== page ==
Orbán: Hungary Economically Stable, Working on Stopping Demographic Decline
Commenting on domestic politics, he said that despite some losses that the ruling parties had suffered at the recent local elections, they had received a mandate to continue a programme focusing on a “strong Hungary”.
Hungary’s strength rests on financial stability and the Hungarian economy is financially stable, Orbán said. Public debt has decreased, growth is around 4-5 percent annually and even though the Hungarian economy, because of high exports, is prone to react sensitively to external trends, the Hungarian government has introduced an “action plan” to combat an international “cooling” of economic conditions, he added. The government aims to ensure that Hungary’s economic growth stays around 2 percent above average European Union growth, he said.
Fighting poverty and the integration of the Roma have been among the most important undertakings of the government, he said. Citing the results of recent research in social disparities, he said the number of Hungarians suffering from serious economic hardship has dropped to record low compared with recent decades. Last year, more Hungarians repatriated than left to work abroad, he added.
Deputy PM Semjén, PM Orbán, and State Secretary Potápi at the 9th plenary session of the Hungarian Diaspora Council. Photo by Szilárd Koszticsák/MTI
The cabinet has launched a dedicated development scheme for the 30 poorest villages in Hungary and a considerable modernisation scheme has been started for the 300 poorest villages where people live under “ghetto-like” conditions, he said.
Many efforts have been made to make families strong, because “a strong Hungary cannot exist without strong families,” he said. In order to stop population decline, a ratio of 2.1 children born per woman should be achieved, he said. But this can only be done with long-term family policies, and the results will only become noticeable in around ten years, he added. A second family protection action plan is currently in the making for next year, he said.
Orbán: National Culture Vital Element of Strong Hungary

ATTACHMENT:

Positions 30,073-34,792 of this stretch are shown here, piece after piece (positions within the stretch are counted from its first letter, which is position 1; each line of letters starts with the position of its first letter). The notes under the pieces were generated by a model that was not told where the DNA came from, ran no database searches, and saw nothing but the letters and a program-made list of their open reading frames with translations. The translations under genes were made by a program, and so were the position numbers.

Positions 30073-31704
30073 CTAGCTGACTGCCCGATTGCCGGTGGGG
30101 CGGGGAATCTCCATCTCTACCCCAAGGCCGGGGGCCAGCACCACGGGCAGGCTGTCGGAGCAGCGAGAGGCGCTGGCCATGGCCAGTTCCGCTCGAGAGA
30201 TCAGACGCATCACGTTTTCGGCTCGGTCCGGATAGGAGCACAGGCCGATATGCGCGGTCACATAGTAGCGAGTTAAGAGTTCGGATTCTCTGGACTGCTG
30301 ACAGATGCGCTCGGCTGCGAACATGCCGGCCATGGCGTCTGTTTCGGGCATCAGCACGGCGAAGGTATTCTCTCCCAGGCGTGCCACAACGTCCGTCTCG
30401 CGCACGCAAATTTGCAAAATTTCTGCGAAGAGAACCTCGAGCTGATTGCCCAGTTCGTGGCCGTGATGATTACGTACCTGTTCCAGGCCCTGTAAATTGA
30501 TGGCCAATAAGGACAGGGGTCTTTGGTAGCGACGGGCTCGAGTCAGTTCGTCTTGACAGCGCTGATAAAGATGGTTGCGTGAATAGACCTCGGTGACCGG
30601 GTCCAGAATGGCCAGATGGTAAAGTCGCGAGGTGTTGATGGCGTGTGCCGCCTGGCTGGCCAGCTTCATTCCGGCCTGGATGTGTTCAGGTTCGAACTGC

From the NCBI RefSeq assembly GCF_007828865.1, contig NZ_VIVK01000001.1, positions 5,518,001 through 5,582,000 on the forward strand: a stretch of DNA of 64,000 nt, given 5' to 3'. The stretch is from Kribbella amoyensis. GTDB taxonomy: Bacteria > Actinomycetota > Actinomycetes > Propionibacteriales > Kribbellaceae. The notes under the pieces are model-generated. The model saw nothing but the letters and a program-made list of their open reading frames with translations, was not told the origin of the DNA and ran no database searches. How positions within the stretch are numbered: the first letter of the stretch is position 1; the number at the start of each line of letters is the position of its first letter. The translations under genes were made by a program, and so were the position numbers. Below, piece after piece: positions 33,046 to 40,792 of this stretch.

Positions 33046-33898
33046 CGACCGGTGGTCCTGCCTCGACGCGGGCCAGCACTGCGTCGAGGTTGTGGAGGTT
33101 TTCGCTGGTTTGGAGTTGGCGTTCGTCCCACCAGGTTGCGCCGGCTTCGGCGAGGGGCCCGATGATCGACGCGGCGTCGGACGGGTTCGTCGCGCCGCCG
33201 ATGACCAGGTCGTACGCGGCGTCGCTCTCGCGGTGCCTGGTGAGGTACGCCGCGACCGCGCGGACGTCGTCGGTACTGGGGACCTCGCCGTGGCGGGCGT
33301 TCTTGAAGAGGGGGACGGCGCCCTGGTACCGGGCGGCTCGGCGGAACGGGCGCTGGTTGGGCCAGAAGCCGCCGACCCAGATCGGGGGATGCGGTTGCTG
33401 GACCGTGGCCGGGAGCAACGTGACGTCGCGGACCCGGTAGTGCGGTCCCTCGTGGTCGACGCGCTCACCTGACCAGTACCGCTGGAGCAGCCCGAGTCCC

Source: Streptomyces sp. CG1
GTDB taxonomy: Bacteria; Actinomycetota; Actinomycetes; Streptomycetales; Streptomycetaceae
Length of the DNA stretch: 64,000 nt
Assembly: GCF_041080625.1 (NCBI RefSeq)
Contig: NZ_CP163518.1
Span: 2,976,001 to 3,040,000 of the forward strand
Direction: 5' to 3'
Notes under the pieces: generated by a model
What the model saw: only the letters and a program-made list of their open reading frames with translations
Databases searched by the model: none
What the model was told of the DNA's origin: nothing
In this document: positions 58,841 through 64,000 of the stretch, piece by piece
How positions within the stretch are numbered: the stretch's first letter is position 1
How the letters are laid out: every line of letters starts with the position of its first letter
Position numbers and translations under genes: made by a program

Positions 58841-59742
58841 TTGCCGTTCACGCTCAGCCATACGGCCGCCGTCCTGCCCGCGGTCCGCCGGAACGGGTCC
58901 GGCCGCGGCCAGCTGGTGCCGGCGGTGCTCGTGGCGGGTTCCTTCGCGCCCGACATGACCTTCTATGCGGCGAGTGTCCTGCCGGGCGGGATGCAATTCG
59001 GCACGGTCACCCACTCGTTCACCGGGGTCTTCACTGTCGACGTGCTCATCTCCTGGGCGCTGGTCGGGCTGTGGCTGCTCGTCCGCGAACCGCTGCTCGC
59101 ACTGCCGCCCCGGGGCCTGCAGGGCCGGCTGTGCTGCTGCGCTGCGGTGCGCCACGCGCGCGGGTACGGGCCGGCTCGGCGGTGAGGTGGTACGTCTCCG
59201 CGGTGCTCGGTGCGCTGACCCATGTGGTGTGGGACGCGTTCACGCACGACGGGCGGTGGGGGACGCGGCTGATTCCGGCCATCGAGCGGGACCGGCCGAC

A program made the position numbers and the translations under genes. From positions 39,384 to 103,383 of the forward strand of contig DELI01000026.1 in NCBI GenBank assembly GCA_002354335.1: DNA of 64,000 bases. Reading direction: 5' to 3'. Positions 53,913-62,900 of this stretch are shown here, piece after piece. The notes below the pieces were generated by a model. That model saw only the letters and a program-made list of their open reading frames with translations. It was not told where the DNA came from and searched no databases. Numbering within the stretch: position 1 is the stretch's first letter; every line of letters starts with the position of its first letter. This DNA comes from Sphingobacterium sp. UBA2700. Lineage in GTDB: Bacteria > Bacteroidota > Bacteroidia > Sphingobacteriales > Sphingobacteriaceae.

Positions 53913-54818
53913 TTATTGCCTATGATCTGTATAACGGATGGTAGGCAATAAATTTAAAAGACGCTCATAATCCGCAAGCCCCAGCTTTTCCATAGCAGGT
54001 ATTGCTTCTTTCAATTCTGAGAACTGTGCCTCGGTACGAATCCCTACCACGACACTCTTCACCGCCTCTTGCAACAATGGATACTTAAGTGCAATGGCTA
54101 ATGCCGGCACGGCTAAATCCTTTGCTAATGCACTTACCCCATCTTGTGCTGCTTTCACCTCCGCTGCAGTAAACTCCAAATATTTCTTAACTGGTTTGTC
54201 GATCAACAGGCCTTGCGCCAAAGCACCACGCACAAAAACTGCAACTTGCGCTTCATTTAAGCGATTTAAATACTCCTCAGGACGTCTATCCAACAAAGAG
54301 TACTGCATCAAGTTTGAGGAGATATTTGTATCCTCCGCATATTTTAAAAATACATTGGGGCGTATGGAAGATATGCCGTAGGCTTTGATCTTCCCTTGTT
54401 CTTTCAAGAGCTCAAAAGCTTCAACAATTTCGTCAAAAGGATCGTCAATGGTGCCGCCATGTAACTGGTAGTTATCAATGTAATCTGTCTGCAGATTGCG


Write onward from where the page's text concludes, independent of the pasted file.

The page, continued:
Orbán said national culture was also a vital element of a strong Hungary. “It’s the state’s task to nurture it,” he said. Regarding culture policy developments, he cited the example of a project to revamp the Buda castle, another to restore public spaces around Parliament to their pre-war state and the Liget museum-construction scheme in the City Park. Commenting on the latter, he said “thank god, we have accomplished around three-quarters of the plans” and the recent changes in power relations in Budapest will affect only the remaining one-quarter or one-third, albeit seriously. Budapest belongs not only to its residents but to all Hungarians, Orbán said, expressing hope that Budapest would not lose its “capital of the nation prestige” in the years to come.
Orbán: By 2026, Hungary with Strong Army Able to Defend Itself in Any Regional Conflict
Orbán also argued for the need for a strong army, adding that NATO in addition to a strong national defence force together would underpin security. By 2026, Hungary’s army will be able to guarantee the country’s security — even without NATO — if there’s a regional conflict, he said.
He reiterated that Hungary must pursue policies that make Berlin, Moscow and Istanbul equally interested in Hungary’s success, and good relations must be maintained with all three powers.
Orbán: Gov’t Helps Hungarian Communities “Join the Blood Circulation of The Hungarian Nation”
Orbán said Hungary had enough strength to convince Hungarians to stay in their place of birth. This is the reason why a responsible neighbourhood policy has been launched, because it is in Hungary’s interest that the country’s neighbours should develop at a similar pace. To serve this aim, common economic development schemes have been launched with several neighbouring countries, he said.
Commenting on diaspora Hungarians, he said their number was estimated at 2.5 million, with the majority living in the US and Canada. The Hungarian government has several schemes to help diaspora communities “join the blood circulation of the Hungarian nation”, he added. Plans are afoot to set up a Hungarian emigration and diaspora centre, he said.
Commenting on Ukraine, he said that despite several attempts, he had still not managed to meet the new president, Volodymyr Zelensky. He expressed hope, however, that following the former anti-Hungarian government in Ukraine, the political elite under the new president’s leadership would accept Hungary’s “reaching out”.